But it was with a second glance that I saw the spigot with the water turning into wine as it flowed into the goblet.

What a unique visual play to present a scripture found in the bible. (John Chapter 2).

It took a moment to sink in what the billboard message was trying to teach and reach as thousands of drivers passed and catch a glimpse of it.

But it did make me think. Even more so than the many times I have seen the sleek blond in the black dress used so often in the alcohol ads seen on billboards across the nation. Sure, she's downright beautiful, but for the life of me, I can't remember the brand or type of alcohol she's advertising. But etched in my mind will forever be the old fashioned spigot, the trail of water and the splash of wine as it entered the glass.

I'm not sure whether this type of advertising is effective. Here's why. While I will distinctly remember the visual, I saw it as more unique rather than a message to change my spritual life.

Did it make me want to suddenly renew or improve my relationship with Christ? No.

Does it impact others who may be seeking a solution to an emptiness in their life. Possibly. No one but they know what's in their hearts and minds. No one can know what needs or position in life they may be in when they pass the billboard.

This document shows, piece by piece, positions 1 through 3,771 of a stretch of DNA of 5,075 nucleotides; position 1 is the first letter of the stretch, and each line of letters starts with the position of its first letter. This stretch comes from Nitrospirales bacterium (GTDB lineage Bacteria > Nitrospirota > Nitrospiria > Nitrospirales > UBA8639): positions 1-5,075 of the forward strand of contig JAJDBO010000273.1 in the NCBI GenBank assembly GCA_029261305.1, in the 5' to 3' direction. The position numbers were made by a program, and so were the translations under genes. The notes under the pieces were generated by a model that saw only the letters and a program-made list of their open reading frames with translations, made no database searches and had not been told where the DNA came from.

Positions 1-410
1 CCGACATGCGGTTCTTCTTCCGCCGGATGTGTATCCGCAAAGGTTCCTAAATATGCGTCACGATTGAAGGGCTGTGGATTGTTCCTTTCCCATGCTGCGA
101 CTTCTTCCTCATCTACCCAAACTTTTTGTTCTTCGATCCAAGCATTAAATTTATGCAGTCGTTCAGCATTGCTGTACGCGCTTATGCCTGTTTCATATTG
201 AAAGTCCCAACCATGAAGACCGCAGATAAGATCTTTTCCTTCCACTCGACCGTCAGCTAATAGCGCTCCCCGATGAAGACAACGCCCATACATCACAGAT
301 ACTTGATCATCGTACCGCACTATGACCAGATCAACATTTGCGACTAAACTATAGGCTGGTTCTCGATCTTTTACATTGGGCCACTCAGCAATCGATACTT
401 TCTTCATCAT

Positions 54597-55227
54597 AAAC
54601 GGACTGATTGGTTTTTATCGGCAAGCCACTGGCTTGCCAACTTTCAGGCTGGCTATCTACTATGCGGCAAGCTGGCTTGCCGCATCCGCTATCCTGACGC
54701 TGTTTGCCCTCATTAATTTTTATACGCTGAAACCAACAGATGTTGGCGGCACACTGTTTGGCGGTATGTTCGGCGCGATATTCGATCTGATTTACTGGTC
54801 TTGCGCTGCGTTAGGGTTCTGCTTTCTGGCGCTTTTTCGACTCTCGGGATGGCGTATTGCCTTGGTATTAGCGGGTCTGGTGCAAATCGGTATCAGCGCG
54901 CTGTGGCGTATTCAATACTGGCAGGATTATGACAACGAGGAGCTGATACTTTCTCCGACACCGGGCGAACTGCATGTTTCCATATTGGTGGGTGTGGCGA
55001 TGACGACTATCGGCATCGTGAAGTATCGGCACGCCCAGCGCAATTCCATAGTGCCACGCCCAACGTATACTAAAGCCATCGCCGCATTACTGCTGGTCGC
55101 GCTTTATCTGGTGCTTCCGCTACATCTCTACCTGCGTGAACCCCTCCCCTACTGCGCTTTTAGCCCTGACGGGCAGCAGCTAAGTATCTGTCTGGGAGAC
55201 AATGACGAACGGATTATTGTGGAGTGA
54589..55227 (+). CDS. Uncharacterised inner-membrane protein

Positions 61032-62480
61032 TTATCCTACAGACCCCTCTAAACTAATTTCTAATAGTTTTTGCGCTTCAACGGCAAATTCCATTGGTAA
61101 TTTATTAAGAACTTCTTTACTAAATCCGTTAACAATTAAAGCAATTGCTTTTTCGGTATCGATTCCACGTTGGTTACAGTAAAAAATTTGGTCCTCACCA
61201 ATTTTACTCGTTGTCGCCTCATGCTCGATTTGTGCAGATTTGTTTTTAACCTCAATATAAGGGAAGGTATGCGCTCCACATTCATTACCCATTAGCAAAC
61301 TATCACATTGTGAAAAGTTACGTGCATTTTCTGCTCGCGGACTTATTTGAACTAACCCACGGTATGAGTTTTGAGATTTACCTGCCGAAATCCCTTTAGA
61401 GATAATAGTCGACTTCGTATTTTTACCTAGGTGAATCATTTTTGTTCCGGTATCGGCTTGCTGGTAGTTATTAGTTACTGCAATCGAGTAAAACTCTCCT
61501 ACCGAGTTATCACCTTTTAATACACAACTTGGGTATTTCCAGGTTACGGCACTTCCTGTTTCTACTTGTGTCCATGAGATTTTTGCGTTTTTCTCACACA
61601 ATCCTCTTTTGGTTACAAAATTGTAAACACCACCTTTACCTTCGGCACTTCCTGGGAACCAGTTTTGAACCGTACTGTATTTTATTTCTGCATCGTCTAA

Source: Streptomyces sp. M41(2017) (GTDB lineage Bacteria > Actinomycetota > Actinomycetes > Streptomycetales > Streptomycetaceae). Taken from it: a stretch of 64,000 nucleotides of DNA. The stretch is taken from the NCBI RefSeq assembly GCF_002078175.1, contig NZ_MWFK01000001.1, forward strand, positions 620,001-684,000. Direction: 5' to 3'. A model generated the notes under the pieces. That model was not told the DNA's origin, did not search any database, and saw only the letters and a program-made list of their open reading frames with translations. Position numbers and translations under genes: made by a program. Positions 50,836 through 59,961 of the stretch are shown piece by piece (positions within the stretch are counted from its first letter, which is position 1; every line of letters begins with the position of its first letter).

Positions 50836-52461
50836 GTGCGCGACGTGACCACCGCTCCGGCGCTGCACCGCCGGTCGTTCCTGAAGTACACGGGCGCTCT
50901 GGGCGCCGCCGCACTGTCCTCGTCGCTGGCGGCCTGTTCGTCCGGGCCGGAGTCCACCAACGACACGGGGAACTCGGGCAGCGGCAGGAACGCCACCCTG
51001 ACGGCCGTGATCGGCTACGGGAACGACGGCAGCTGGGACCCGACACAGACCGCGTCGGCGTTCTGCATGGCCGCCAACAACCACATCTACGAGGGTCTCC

I can say it made me think more about what the message was trying to convey and the effectiveness of the technique rather than the status and depth of my faith.

And maybe it wasn't designed as much of a direct response message or a call to action message as much as it was designed to plant a seed. A memory in the back of your mind that will be recalled when you need it.

A search of the web found that Holy Cross Family Ministries of North Easton, Mass. is the organization behind the billboard messages.

The Old Man and the Lighthouse

Ernest Hemmingway wrote the book "The Old Man and the Sea" in the early 50's. To steal a title, I have maybe become the Old Man and the Lighthouse.

I'm not old in a traditional sense. I'm just shy of turning 52. Ok, for some, it's ancient. But for me, it seems life has just inched past the starting point. My only concern is I've realized there are fewer tomorrows than there are yesterdays.
Sometimes that's troubling. There is so much to see, do, enjoy, achieve, share and teach.

A few years ago, I journeyed to the Mablehead Lighthouse on the MarbleheadPennisula. The purpose of the trip was to view a lighthouse for no other particular reason than it was there. Something to do on a Sunday afternoon. A way to kill time and see my backyard.